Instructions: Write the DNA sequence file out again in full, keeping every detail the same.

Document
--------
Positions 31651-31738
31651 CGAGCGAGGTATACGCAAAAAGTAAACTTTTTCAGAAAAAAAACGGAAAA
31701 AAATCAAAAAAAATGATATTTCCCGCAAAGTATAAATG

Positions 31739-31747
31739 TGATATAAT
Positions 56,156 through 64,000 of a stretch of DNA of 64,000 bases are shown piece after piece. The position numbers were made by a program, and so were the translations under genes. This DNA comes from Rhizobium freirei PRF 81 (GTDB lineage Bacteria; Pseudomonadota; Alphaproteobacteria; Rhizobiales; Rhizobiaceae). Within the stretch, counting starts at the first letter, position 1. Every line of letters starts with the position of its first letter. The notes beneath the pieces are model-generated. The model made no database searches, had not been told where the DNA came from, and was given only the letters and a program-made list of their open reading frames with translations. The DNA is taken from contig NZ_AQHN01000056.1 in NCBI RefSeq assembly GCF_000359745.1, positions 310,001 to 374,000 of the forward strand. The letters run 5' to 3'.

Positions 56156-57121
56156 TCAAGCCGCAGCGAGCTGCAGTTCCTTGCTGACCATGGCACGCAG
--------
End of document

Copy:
Positions 31651-31738
31651 CGAGCGAGGTATACGCAAAAAGTAAACTTTTTCAGAAAAAAAACGGAAAA
31701 AAATCAAAAAAAATGATATTTCCCGCAAAGTATAAATG

Positions 31739-31747
31739 TGATATAAT
Positions 56,156 through 64,000 of a stretch of DNA of 64,000 bases are shown piece after piece. The position numbers were made by a program, and so were the translations under genes. This DNA comes from Rhizobium freirei PRF 81 (GTDB lineage Bacteria; Pseudomonadota; Alphaproteobacteria; Rhizobiales; Rhizobiaceae). Within the stretch, counting starts at the first letter, position 1. Every line of letters starts with the position of its first letter. The notes beneath the pieces are model-generated. The model made no database searches, had not been told where the DNA came from, and was given only the letters and a program-made list of their open reading frames with translations. The DNA is taken from contig NZ_AQHN01000056.1 in NCBI RefSeq assembly GCF_000359745.1, positions 310,001 to 374,000 of the forward strand. The letters run 5' to 3'.

Positions 56156-57121
56156 TCAAGCCGCAGCGAGCTGCAGTTCCTTGCTGACCATGGCACGCAG